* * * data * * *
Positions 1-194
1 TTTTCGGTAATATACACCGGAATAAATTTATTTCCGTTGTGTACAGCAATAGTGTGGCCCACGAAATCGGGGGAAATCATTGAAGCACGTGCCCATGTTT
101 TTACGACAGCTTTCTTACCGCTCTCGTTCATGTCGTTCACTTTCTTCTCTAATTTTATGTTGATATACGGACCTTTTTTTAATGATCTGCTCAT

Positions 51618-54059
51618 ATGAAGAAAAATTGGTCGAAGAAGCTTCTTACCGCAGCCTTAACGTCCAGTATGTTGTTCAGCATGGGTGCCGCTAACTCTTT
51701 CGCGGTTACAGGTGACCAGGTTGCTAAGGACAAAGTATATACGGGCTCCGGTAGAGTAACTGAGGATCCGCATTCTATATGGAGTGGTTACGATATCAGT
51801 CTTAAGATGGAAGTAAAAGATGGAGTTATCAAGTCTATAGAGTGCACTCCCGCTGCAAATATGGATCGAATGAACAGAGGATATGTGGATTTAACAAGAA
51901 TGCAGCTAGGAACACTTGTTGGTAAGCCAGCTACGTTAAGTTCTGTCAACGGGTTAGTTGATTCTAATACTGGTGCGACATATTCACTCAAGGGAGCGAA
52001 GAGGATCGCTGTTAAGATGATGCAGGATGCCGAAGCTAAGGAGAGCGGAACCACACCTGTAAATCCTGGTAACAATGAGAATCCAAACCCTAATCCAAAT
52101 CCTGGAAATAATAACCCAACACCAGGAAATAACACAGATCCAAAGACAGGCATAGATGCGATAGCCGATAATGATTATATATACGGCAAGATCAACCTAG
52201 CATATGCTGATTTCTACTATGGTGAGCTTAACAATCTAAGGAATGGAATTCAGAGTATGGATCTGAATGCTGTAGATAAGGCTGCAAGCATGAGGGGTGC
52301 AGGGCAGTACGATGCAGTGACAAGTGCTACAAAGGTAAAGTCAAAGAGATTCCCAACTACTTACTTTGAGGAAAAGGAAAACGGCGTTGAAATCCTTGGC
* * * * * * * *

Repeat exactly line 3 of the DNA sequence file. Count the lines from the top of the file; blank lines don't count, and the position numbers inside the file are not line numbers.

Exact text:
101 TTACGACAGCTTTCTTACCGCTCTCGTTCATGTCGTTCACTTTCTTCTCTAATTTTATGTTGATATACGGACCTTTTTTTAATGATCTGCTCAT